Well-Intentioned Allies Need to Talk to Their Families
In 2011-2012 I had never heard of the phrase “white privilege.” But I knew there was something wrong even in social justice spaces where white folks are expected to be allies.
I’d notice that executive directors, boards, and foundations in charge of making sure non-profit organizations could stay open were usually composed of white men or women. I’m not saying this led to Donald Trump’s win, but it’s a problem.
Fast-forward to 2016. I was living in Buenos Aires, Argentina. Almost every ex-pat I was friends with was white and said they didn’t vote for Trump. But then he won. After this, a lot of people asked what they could do to help people whose lives were meant to get worse under his administration.
On and offline, people would suggested conferences, rallies, and other events. They’re nice, but these are defensive responses. The true way to play offense if you’re a white ally is to talk to the white people you know won’t listen to a person of color: your boss, relative, or friend.
No one mentions that it’s the job of even the best-intentioned people to confront white supremacy and privilege.
I’m not saying this is true of all white people, but it seems that everyone has that relative. An aunt, uncle or grandparent that sends chain emails with the latest conspiracy. That relative who voted for Donald Trump. You know who I’m talking about.
Whenever a white person asks me for the best way to help the marginalized, I always say the same thing: it’s your job to educate other white folks people of color don’t have access to.
As soon as I say this, I see the same look of despair. “How am I supposed to help out if you won’t educate me? What if I have questions?”
You do this the same way the oppressed learn to navigate the white world without asking you for your questions, your opinion, or the permission to “pick your brain.”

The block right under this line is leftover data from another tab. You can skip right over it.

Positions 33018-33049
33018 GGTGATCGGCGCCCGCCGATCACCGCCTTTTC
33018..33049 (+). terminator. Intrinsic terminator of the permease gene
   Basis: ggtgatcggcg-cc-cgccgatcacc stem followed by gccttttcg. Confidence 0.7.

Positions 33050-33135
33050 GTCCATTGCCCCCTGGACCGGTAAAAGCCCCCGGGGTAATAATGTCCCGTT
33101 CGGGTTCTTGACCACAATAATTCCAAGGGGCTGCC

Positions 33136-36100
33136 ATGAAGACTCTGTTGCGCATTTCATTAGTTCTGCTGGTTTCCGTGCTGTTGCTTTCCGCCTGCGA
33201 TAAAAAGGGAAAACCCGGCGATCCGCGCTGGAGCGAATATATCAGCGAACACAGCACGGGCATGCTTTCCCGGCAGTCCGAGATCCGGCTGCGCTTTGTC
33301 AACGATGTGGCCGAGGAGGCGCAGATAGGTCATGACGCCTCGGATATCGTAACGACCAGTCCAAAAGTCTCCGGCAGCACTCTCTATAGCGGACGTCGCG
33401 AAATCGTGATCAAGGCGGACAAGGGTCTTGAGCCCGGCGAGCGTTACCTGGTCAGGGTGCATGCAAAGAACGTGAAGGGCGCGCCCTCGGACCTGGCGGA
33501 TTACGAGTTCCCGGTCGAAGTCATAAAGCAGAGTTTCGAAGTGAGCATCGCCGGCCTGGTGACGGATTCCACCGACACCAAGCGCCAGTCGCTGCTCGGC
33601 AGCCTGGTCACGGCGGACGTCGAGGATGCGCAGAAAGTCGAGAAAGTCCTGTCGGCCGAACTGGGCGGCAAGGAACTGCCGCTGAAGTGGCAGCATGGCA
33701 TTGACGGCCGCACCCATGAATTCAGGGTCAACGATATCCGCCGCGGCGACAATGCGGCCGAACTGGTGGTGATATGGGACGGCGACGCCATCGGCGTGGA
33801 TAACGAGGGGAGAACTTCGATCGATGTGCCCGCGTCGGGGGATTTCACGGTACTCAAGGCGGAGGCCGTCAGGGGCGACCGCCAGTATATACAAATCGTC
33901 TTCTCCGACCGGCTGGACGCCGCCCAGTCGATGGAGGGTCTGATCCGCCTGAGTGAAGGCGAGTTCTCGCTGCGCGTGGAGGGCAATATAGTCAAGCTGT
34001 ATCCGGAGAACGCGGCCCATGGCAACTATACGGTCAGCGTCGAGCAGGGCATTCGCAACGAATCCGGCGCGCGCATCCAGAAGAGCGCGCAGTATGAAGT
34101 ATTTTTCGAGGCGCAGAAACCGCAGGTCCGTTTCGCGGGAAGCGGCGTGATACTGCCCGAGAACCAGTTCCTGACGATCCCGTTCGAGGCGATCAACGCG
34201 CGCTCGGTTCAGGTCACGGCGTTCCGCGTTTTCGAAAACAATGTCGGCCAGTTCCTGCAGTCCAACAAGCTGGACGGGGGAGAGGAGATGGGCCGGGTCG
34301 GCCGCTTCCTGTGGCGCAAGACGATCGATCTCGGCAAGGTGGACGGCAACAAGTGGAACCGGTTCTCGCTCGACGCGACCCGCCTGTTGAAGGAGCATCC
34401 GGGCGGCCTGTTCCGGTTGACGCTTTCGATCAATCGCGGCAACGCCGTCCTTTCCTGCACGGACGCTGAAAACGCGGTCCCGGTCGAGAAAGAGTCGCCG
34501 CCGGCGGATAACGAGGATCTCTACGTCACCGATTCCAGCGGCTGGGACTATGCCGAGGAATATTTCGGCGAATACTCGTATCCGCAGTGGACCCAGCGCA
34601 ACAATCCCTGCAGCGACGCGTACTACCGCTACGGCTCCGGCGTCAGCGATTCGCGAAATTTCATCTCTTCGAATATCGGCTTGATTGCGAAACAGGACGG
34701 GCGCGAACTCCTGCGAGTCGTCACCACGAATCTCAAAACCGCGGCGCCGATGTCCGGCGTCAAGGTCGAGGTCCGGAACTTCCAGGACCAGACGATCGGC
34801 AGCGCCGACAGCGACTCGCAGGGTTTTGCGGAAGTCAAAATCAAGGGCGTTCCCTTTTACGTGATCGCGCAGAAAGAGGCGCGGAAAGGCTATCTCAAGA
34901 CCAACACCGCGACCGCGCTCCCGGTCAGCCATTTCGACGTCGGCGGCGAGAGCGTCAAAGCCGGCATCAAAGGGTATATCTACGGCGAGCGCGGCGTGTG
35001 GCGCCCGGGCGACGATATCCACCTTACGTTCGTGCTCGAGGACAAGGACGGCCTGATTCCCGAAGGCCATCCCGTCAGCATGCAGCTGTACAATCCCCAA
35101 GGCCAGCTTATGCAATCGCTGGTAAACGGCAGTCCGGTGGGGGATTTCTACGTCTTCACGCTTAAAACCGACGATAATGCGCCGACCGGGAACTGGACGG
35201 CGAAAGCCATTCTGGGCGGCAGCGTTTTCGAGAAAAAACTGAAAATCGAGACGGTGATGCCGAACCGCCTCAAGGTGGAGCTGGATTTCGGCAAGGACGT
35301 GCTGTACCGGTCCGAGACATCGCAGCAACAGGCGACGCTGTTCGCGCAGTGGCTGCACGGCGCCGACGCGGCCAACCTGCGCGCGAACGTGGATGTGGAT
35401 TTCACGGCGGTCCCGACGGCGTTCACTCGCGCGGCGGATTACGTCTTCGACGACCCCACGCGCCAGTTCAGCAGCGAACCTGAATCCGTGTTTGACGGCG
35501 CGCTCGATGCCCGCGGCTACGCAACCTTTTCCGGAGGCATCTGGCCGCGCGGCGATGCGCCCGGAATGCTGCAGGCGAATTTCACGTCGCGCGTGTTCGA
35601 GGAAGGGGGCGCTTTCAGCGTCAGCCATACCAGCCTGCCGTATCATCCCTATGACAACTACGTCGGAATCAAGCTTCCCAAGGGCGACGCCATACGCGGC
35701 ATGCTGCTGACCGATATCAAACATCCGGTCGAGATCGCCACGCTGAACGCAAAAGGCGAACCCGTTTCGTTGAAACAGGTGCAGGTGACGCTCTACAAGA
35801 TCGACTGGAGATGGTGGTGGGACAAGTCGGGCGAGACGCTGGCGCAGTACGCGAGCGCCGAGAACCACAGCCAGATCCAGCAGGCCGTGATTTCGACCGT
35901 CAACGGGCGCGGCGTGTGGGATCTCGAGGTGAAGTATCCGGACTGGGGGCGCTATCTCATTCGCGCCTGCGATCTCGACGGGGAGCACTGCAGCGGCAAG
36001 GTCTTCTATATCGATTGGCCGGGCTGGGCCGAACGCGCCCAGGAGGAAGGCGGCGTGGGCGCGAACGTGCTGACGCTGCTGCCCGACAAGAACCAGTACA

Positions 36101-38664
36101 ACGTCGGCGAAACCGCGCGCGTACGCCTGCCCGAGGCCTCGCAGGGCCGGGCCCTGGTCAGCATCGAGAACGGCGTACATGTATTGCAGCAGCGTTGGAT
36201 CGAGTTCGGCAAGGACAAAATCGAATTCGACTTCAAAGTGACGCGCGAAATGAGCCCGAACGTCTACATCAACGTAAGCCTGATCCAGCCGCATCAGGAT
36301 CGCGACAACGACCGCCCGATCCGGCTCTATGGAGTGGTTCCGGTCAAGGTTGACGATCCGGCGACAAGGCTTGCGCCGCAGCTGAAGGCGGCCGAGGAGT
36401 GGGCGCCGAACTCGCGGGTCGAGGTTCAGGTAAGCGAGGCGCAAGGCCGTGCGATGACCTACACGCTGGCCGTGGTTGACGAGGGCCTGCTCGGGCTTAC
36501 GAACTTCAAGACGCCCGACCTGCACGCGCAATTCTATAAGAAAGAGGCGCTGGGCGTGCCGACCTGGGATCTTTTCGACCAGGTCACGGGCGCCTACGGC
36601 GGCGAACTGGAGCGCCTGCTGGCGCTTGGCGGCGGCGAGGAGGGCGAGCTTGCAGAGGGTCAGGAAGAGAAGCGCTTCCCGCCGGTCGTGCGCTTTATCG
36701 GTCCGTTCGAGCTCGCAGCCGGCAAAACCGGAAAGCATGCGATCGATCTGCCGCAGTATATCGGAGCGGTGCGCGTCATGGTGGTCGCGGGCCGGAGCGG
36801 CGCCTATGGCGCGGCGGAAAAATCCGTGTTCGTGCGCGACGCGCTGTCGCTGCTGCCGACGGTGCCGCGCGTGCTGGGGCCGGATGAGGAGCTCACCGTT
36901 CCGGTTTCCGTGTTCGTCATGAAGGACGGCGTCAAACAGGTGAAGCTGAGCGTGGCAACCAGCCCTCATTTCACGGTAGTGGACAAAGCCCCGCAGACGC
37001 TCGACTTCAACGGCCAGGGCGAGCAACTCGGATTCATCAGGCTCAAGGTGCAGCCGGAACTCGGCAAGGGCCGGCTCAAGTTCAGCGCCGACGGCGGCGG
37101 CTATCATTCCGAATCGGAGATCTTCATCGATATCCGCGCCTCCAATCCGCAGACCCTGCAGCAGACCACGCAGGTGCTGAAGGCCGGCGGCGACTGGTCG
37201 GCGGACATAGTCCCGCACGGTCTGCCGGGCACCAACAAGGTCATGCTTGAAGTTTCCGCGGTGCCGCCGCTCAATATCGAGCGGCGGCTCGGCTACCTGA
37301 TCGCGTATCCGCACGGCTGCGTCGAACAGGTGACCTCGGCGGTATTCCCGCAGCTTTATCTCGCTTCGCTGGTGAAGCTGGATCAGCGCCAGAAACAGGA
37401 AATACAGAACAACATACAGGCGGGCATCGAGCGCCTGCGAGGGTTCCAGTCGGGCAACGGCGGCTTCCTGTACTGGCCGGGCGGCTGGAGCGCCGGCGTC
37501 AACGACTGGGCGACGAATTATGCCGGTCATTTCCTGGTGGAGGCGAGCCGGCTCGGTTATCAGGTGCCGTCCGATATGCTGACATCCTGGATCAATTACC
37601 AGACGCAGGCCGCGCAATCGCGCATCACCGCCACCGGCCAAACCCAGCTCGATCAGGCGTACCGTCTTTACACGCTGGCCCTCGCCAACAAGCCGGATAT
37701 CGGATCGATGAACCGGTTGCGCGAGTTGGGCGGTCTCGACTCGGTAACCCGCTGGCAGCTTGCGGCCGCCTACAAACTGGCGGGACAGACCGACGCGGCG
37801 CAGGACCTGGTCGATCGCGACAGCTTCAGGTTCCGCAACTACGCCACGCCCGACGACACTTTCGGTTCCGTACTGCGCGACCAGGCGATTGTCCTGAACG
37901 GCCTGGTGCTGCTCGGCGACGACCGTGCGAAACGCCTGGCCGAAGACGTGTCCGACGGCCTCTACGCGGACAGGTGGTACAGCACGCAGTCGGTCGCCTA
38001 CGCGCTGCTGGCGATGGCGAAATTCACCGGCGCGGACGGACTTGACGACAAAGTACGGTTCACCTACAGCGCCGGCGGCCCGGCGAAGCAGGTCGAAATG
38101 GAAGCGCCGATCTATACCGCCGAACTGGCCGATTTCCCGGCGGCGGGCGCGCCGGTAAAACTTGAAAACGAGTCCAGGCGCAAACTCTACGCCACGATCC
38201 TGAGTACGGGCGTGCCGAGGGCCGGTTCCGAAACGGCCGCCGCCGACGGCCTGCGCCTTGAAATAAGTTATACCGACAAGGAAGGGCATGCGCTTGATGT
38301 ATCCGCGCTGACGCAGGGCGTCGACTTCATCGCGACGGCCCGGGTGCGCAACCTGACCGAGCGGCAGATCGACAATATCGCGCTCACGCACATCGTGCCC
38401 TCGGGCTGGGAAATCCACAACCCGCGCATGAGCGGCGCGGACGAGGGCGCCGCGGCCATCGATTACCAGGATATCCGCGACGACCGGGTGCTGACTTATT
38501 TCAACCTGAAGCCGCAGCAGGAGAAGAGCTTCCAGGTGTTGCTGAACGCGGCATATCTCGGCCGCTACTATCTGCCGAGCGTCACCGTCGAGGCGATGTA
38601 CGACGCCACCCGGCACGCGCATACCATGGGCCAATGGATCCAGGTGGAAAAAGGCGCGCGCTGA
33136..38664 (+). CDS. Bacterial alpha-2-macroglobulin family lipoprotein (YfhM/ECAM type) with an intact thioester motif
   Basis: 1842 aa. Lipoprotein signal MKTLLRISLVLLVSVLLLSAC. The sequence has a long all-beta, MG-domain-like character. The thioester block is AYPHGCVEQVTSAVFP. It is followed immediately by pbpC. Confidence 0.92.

Maybe some people who have a disability, are LGBT, or who identify with any of the many oppressed groups suffering because of Trump will be okay with educating you. That’s their right. We’re not a monolith.
These pointers are not the end-all-be-all of answers for How White People Can Help Us All. They’re a starting point.
First, check yourself before challenging someone in your inner circle. Maybe the reason why racists are so comfortable spewing fake facts or discussing their vitriol is because you’ve done something to show them you agree. Ask yourself:
- When a person of color is in a professional setting with me, do I interrupt or talk over them?
- Do I expect people of color* in personal and professional settings to be subservient to me?
- Do I expect a person of color to clean up after my mess or be happy to be in a situation where they’re the only person with some melanin?
- When was the last time I read a book or watched a film or TV show that doesn’t center on whiteness?
- When was the last time I patronized a business owned by a person of color?
- Have I appropriated someone else’s culture in some way or made jokes at the expense of someone else’s culture?